I know without a doubt that I am supposed to be here.  To deny that, I’d have to discount every unbelievable answer to prayer that has paved the way from Kandern to Wheaton.  But the “why” of so much change hasn’t yet been made fully apparent.  I do have a theory, though it currently sounds more like a question…  Did God bring me back to the States in order to broaden the horizons of my ministry and allow me to reach North American churches and adult MKs (and families) as they process their transition into this “new” world?

The repercussions would be staggering.  For one, I wouldn’t return to BFA, the place that captured my heart two decades ago and has kept me alive with spiritual purpose as I’ve invested in the lives of countless teenagers.  I would move more permanently to this continent in order to speak to and instruct those who know nothing about the multi-cultural community and I’d be a local sounding board and host for stateside multi-culturals in the throes of transition and self-misunderstanding.  Would my supporters understand the vital importance of this ministry in helping to staunch the flow of casualties returning from the mission field to the United States and Canada?  I. Don’t. Know.

What I do know is that the timing of that email from BFA was far from serendipitous.  It came during an intensive five days filled with small signs that very well may amount to Divine Direction:

  • The missionary father who came up to me after a spontaneous question/answer session to say, “You’re so right—my kids are floundering!  What can I do to help them transition?”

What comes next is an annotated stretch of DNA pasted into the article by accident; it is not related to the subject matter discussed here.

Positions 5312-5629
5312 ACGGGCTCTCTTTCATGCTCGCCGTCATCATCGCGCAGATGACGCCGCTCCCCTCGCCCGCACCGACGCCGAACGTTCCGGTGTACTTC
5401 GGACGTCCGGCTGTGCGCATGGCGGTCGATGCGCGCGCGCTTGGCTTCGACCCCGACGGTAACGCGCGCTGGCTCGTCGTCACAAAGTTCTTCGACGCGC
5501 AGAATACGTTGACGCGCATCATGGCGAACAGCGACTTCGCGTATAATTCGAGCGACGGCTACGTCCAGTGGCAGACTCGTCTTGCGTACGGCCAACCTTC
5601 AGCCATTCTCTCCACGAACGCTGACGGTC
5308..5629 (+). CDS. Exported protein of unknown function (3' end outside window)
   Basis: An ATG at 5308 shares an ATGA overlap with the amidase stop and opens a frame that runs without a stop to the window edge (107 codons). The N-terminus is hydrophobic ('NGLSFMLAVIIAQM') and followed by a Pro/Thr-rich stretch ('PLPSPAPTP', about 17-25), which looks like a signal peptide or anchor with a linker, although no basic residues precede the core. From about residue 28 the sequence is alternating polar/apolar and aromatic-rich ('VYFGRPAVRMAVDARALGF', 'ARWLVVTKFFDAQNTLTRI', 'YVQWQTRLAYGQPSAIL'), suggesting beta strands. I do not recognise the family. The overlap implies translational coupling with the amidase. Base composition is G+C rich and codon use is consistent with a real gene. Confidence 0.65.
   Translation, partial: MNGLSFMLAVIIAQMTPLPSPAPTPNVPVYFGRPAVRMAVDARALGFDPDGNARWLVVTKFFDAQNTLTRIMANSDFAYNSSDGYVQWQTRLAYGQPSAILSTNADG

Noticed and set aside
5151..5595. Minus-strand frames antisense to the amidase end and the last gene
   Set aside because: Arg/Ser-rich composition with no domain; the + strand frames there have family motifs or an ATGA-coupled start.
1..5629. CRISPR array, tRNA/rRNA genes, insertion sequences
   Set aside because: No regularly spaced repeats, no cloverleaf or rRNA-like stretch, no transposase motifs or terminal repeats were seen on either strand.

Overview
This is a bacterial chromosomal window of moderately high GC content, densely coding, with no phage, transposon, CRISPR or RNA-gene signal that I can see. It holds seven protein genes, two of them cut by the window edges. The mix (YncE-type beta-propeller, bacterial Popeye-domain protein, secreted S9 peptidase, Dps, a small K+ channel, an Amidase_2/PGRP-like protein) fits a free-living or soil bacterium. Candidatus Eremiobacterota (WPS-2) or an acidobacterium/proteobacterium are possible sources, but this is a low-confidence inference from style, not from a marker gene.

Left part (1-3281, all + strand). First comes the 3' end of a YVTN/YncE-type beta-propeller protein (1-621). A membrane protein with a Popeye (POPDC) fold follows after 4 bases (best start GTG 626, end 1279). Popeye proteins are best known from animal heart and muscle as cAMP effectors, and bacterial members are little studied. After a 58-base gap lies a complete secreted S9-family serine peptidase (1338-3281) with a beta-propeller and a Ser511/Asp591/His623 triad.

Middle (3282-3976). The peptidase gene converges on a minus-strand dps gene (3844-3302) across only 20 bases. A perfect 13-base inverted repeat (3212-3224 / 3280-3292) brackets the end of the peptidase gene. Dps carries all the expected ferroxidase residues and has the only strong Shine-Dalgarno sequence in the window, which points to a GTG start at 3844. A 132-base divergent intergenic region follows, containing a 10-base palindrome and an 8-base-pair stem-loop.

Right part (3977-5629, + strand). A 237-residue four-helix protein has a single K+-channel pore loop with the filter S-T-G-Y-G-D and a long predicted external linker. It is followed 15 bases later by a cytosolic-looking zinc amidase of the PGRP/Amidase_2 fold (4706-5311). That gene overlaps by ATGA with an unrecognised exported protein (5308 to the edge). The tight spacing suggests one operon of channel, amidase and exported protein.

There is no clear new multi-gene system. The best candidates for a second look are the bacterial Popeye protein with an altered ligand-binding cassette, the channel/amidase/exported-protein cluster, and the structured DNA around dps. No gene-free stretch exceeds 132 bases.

• The dinner organizer, tears in his eyes, who admitted that he’d never before considered the impact of missions on the children of missionaries.
  • The two former students who shared about what they’ve been learning since starting college in the States and suggested that they really weren’t prepared when they left BFA.
  • The missionary mom who brought her 15-year old son to me after a meeting and asked me to speak into his life as he tries to adjust to this culture.
  • The veteran missionaries, now grandparents to their own MKs, who begged to meet with me in order to discuss how they can partner with me in a Stateside ministry and to ask about the potential consequences of some of the experiences they put their kids through.
  • The messages I received from other former students while I was away, asking me when I was coming home to Wheaton and if they could crash on my couch for a while when I return.
  • The postcard from Erin (‘08) waiting for me when I got home, thanking me for buying her a ticket to Wheaton for Thanksgiving and articulating how happy she is that I’m on the same continent now.

These all appear to point in the same direction—one that would be the logical next step in this ministry entrusted to me, the obvious outcome of so many years of service, and yet…  As you can imagine, the thought of not teaching at BFA anymore feels like a gaping void.  All of my earthly belongings are still in Germany, in the apartment I’ve sublet for the year.  So I could easily return, but…